Episode 150! Even I'm amazed that I've produced so many episodes. So many reviews! So many interviews! So many bad jokes! Yes, it's time to celebrate. Besides a great interview with Shane R. Monroe--who I assume most of you are familiar with here, I offer up a special "thank you" in the form of an old school demo!
You can download the video here. Below are some thoughts on the show and reflections on 150.
Dear Matt Chat fan:
I started Matt Chat three years ago as an experiment. I was watching some great retrogaming shows on YouTube that I enjoyed despite their low production values. These were basically just guys recording themselves in front of a webcam and talking about their favorite games, maybe throwing up a few screenshots or (if they were really ambitious) some gameplay footage. I thought--man, I bet I could do that. It looked like great fun, and I had just gotten a webcam from my brother-in-law, so I figured, hell, why not?
My initial plan was to try to promote our books Dungeons & Desktops and Vintage Games. I wanted to produce informercials that would get people interested enough in the topic to get the books. A lot of people wrote nasty comments about the "advertising," though, so I eventually gave up on that and focused on the games. I figured if anybody became a fan of the show, they'd probably find out about the books on their own anyway.
I didn't like the webcam look, but I didn't have anything better. However, I learned that our library on campus loans out cameras and equipment. Bingo! So for awhile I was going there each week and reserving the tripods and cameras and such. I told myself that if I stuck with this long enough and it looked like it had a future, I'd spring for my own equipment. Eventually I bought myself an HD camera, tripod, lav mic, some work lights on stands from Home Depot, and Sony Vegas Platinum editing software. I later added a green screen for kicks, which I seldom use (too much hassle and no good place to work here in my apartment!). All in all, I think I've spent about $900-$1000 on equipment. Looking back, I could've gotten by with a much cheaper camera, since the prices on those have fallen dramatically. I think you could achieve similar if not better results than I do with half the price.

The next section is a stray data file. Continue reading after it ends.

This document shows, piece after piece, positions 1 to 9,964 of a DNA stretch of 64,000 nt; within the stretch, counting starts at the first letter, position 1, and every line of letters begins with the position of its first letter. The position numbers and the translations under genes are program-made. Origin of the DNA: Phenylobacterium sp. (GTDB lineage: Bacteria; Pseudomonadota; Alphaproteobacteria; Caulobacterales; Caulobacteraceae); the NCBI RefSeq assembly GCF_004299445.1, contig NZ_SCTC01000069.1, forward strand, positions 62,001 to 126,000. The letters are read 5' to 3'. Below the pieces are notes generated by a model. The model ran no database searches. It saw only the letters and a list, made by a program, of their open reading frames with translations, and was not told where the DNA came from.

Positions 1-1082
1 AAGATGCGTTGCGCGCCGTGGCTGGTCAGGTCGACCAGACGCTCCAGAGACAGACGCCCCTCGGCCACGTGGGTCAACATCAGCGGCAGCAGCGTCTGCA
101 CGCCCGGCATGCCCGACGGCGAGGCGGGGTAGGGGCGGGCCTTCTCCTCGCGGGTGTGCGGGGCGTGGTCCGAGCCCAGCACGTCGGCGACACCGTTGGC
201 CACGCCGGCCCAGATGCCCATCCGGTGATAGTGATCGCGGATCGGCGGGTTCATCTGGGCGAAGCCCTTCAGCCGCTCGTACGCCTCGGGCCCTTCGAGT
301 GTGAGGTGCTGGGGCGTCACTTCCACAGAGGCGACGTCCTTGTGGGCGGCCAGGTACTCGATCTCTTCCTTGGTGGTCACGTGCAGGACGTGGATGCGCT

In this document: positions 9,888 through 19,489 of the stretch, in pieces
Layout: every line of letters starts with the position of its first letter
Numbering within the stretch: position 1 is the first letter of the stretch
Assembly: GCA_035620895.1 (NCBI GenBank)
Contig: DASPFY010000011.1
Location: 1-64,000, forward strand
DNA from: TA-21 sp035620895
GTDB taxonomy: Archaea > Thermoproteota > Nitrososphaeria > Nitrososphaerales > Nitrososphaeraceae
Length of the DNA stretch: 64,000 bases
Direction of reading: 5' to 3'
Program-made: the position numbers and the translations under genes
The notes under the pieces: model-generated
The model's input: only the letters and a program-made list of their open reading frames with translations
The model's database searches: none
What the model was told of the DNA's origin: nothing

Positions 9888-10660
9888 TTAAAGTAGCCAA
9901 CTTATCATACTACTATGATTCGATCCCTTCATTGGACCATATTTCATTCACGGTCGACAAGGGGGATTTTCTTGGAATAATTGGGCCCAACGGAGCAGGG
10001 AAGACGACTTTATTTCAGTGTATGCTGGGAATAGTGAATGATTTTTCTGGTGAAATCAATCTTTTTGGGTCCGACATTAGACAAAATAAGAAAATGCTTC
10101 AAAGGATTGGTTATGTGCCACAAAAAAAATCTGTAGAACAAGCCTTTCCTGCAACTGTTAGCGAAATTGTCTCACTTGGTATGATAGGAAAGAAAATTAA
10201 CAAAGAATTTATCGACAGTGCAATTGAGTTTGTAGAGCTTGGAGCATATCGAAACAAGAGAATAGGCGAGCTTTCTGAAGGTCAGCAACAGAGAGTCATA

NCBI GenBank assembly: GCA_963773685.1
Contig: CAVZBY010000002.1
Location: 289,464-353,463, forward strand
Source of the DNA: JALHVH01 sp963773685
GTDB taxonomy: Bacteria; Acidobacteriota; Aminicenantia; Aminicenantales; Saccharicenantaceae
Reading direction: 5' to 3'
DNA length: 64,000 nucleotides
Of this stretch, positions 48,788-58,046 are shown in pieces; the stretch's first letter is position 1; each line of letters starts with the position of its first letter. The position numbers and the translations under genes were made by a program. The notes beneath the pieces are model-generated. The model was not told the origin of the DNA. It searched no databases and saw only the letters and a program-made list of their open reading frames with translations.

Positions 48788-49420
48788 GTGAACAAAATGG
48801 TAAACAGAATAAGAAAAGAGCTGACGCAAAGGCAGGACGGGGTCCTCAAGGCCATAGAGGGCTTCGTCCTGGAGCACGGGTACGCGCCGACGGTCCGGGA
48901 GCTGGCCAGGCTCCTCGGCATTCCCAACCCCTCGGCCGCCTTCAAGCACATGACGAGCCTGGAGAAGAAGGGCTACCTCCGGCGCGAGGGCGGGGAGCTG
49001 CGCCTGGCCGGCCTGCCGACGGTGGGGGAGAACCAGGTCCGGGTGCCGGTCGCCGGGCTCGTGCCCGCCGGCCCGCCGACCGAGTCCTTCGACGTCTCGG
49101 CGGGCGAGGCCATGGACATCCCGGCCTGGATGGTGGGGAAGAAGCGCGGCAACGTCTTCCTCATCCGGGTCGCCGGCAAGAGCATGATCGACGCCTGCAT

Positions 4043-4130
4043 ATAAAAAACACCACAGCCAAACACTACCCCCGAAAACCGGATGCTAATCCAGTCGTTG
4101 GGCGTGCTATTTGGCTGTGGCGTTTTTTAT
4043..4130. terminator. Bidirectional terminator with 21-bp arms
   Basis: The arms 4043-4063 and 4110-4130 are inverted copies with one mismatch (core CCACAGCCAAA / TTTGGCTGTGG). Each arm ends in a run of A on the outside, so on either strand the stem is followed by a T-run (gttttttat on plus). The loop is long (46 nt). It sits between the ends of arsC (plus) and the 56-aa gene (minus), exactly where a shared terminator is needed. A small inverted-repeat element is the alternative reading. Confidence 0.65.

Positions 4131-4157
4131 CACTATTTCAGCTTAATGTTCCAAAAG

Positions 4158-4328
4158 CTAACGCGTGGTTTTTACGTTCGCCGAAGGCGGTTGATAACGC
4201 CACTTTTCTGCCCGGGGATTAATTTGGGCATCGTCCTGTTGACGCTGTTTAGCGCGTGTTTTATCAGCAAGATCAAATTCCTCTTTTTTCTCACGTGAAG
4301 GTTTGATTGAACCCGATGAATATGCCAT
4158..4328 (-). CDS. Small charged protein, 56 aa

In my naivety, I expected my audience to swell as my experience and production quality rose. That was wrong. The strange thing about YouTube is that production quality is never an indicator of popularity. You could spend $10,000 and months editing a video and get 20 views. Show your girlfriend popping some zits on your back and you get a million views. Show your dog licking its nuts--priceless. Cute little otters holding hands? You're Jesus.
I frequently get messages or comments along the lines of, "Show X is crap compared to yours, but he has 10 times the subscribers. What's up with that?" That's a bad attitude to have, and one I've had to deal with myself. But it's really just as silly as saying, "Why does that Justin Beiber sell millions of records, and hardly anybody cares about the new Maiden album?"
There's no accounting for taste. Me? I have always sought out the exotic pleasures. Budweiser? Never. Give me some weirdo import from a distant land. I've tasted many ales that I love infinitely more than Bud. McDonalds? Nah, let's to go that little local burger joint instead, you know the one that puts gravy on their fries! That's just who I am, and probably how you are, too, since you like Matt Chat! So instead of getting miffed that some other show is more popular, be happy that you found something YOU like and adopt it as your own! Hey, that place that puts the gravy on the fries needs and appreciates your business a lot more than that mega-chain!
Will there be 150 more episodes? Who knows? It's really up to the fans. As long as they continue enjoying and supporting the show, and I can continue to recruit good people to interview, I don't see why not!
Anyway, thanks again for being there through 150 episodes!